Keir Starmer's approval rating is +10% in the first poll of 2023, up from -7% in the first poll of 2022.Keir Starmer Approval Rating (2-3 January):Approve: 36% (-1)Disapprove: 26% (-1)Net: +10% (–)Changes +/- 11 Decemberhttps://t.co/AKVWIP5UGO pic.twitter.com/tyThJClcL9
There is a major crisis underway in the NHS, and his response is to deny it, and make a major policy wonk speech.
I don't see how that improves his numbers.
That's like drawing against the Faroe Islands in football.
SKS doubters please explain.
Not sure the country is in the mood for it though.
Tory source: "Going from zero maths to some maths cannot be ‘double.’ Double zero is … Zero.”
Labour source hits back: "Not a great look that the people overseeing our kids’ education aren’t familiar with ‘double maths’ I suppose you didn’t get that at Winchester College."
Families will be wondering whether they will ever feel better off under the Tories.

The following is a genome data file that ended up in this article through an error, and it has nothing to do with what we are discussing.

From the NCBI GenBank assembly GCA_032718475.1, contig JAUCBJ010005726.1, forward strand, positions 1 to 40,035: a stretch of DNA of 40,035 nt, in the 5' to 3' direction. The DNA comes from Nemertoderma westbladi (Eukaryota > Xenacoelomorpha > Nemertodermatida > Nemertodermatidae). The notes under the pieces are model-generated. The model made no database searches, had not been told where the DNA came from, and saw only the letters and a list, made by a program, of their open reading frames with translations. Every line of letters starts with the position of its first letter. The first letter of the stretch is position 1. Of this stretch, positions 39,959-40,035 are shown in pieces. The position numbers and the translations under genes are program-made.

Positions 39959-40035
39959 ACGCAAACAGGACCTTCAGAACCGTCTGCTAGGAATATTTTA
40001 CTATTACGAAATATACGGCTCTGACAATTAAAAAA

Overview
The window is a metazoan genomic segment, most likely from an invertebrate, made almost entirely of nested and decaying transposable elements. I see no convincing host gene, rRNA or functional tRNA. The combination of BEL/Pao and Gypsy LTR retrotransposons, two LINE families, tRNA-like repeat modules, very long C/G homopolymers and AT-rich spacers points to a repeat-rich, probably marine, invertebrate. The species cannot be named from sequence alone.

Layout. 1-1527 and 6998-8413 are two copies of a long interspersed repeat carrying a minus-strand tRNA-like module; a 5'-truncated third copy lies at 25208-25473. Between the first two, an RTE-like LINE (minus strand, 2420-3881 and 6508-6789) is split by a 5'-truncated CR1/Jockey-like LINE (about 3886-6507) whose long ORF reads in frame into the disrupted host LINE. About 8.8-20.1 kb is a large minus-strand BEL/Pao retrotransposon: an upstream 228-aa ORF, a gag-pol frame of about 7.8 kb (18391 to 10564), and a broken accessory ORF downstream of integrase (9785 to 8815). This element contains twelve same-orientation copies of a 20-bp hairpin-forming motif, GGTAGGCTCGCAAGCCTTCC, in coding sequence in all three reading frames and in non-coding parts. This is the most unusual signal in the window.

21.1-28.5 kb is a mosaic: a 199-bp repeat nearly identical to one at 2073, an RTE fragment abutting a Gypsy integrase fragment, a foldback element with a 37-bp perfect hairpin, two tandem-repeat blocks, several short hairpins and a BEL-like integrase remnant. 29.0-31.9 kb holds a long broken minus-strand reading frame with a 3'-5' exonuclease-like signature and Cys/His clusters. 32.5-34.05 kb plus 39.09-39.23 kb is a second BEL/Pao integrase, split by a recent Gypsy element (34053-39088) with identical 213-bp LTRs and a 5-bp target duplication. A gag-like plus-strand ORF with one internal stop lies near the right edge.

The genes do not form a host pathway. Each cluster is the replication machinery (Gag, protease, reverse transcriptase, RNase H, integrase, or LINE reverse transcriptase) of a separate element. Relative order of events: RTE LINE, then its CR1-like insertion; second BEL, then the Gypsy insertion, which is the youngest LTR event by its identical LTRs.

With the growing cost of the weekly shop just one factor in this, the answer will be no.
Britain deserves better than this.
Although welcome to the world of being classed as a politically exposed person.
Rishi seems to have picked up at least one idea from his mathematically-minded predecessor.
They put a load of soldiers in a large building marked on every map. They put a load of ammunition next to them. They move them about in broad daylight.
And whose fault is it when the Ukrainians blow them up?
The soldiers', for using mobile phones.
Although I suppose the story may have the positive side effect (from the Putinista point of view) of making soldiers nervous about using mobile phones to tell people just how big a disaster Putin's penile compensation scheme is.
And, of course, it may have some truth in it, improbable though this would be for a Russian press release.
I'm told by no10 that the Maths announcement is "fully thought through".